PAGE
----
3. It's Surprising. Can't kill off main characters in a book? Smith begs to disagree. It's almost unnerving how willingly Smith dispenses with his characters, even those who have been with Sawyer since the beginning. In a way, it's refreshingly honest--see #1 above--and also the way a good story should be told: without predictability, willing to do what the reader doesn't expect--maybe even what the reader doesn't want--for the sake of advancing the plot, forcing the characters to adapt and grow, and building the tension in search of a thundering climax. Any shock I felt over Sawyer's torture and transformation--becoming the Frankenstein's monster--was quickly overpowered by a dozen more shocking moments in the book...related to their escape, to the nectar, to London itself and the plague, to the Warden, to Albert Furnace. I finished one book, thought about how the next book would most likely proceed--based on cliches and little else--and was happily proven wrong every time, and almost always from the first two or three chapters.

4. It's Hopeful. As one of my students said to me, "It ends with one of the best speeches about hope in all the books I've read." I don't disagree, but it's not just the closing speech in Smith's fifth book that offers hope to the readers--it's the entire series. By the closing pages of Execution, Alex Sawyer has endured more heartbreak, torture, violence, hatred, isolation, war, and death than...well, just about anyone. (This is a sci-fi book, after all.) There are more than a few moments where he turns himself over to the darker side of his nature, often far past the point of no return, and still he comes back. He remembers his friends, his name, his parents, the mistakes he's made, and the journey he's endured...and all of it gives him strength when virtually the entire world is against him. It's a clear message that, even at the lowest points in your life, when everything and everyone around you seems to be working against you, when you feel like something other than the good and decent person you are--maybe even when you feel like a failure, a loner, a freak, a monster--you have the strength and attitude to rise above it.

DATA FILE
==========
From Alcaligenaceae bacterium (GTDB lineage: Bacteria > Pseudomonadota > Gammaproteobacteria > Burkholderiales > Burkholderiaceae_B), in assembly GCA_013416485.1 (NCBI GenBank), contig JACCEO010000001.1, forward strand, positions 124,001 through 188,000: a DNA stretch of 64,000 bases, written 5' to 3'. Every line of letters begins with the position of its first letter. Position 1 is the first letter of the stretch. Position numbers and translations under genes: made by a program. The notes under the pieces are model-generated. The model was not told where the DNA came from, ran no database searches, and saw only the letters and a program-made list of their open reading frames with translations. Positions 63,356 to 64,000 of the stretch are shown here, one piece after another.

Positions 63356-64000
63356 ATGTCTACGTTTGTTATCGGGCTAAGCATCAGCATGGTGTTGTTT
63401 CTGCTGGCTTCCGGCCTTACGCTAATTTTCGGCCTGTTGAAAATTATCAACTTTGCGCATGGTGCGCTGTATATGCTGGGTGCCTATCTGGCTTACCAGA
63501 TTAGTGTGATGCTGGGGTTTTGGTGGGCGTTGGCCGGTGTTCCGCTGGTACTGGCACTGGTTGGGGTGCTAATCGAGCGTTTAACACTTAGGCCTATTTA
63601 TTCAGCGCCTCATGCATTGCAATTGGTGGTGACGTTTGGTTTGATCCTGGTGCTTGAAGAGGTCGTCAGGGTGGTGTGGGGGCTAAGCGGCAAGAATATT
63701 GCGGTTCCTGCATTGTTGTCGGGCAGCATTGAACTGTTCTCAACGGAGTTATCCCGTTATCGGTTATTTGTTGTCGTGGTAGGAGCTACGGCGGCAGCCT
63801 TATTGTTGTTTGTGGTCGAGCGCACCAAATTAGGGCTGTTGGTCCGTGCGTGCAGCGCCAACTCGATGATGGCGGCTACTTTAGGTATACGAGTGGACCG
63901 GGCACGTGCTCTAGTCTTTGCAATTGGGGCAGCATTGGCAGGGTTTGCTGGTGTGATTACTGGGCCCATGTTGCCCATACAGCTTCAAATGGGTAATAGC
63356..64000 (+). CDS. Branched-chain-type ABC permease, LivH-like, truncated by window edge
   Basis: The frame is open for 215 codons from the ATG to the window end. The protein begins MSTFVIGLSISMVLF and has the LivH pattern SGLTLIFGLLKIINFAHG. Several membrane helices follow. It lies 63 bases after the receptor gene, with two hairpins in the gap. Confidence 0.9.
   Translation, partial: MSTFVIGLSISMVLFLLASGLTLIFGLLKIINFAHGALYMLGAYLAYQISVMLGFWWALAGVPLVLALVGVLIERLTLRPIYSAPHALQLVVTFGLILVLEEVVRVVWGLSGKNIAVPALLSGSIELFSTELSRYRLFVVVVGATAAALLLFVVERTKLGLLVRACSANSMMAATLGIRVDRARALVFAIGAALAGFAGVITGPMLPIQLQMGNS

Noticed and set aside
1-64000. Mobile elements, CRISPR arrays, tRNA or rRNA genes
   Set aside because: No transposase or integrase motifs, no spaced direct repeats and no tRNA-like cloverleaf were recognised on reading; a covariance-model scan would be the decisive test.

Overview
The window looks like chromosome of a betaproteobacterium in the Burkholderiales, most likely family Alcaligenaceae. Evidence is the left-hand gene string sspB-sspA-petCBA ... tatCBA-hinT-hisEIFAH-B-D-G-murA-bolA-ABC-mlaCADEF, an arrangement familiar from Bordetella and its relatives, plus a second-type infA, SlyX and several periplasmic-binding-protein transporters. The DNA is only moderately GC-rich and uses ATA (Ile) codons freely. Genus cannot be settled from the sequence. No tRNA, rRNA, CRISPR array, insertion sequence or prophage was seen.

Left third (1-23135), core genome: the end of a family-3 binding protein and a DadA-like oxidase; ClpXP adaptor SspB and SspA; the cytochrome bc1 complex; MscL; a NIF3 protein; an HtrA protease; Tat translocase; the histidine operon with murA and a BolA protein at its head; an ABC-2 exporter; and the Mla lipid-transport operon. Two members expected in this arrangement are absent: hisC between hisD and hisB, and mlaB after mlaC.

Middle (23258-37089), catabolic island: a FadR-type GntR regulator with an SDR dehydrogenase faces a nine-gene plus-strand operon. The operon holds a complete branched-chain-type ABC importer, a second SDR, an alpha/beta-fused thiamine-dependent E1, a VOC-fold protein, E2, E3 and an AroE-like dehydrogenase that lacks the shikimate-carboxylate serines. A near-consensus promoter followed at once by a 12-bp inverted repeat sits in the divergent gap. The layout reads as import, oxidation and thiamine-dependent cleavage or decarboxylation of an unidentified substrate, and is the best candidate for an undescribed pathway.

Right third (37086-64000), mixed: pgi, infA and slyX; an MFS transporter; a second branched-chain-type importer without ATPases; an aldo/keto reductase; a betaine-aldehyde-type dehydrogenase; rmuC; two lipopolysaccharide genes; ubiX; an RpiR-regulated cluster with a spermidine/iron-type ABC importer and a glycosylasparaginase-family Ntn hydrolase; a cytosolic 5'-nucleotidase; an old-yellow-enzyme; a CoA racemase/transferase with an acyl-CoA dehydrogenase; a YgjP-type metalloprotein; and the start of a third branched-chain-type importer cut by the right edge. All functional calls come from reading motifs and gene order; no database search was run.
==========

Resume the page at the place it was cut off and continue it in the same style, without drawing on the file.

5. It Doesn't Talk Down. Alex Sawyer is a teenager, beginning to end, but other than the stupid decisions he makes that get him in trouble in the first place--mistakes that, honestly, can be made by anyone, regardless of age--he doesn't talk or act stereotypically. Had Smith interrupted the story at any point and written passages intended to lecture or teach a message--moments of the author banging his message on the heads of his readers--all would have been lost. But when Smith feels the need to do this, he has his characters embody these epiphanies--slowly, quietly, almost like a sunrise coming over them and warming their faces. And more often than not, we see them coming, too, sometimes from miles away, but still we wait for Alex to realize them with anticipation: it's yet another turn in the story, another chance for this transformed young man to grow by yet another small degree. Sawyer is allowed to be a full character--a person--rather than a soapbox spouting cliches or words of wisdom. And really, that's what "young adult" literature is: not literature for "young adults," no, because that would be patronizing; rather, it's about all the little changes we undergo when we're young--the everyday triumphs, the moments of understanding and overcoming, the failures and lessons that come with failing, the leaving behind of who we once were and gradual becoming of who we need to be--and how those changes never truly leave us. We all become adults one day, but by keeping the memories and lessons with us, constantly reminding ourselves of where we came from, we stay young.

*Even as a teenager I was a lit snob, my locker filled with books by Kurt Vonnegut, Joseph Heller, and Jerzy Kosinski.

Saturday, April 20, 2013

Out ("What's Wrong with Homosexuality?" by John Corvino)

[John Corvino's What's Wrong With Homosexuality? is a short, concise book that debunks the most prevalent and misguided arguments against gay rights and gay marriage in modern American society, including its affects on children (there are none), the lack of similar same-sex attractions in nature (there are tons), and gay marriage as a gateway to society's moral collapse (ridiculous). Corvino, a philosophy professor, writes with a clear and often personal voice about why the arguments against gay rights have very little substance. In perhaps the book's most personal moment, Corvino discusses his own coming out story and how moments such as those can have the greatest effect at changing people's minds on this issue. In lieu of reviewing Corvino's book, which overall is very good, I offer my own story.]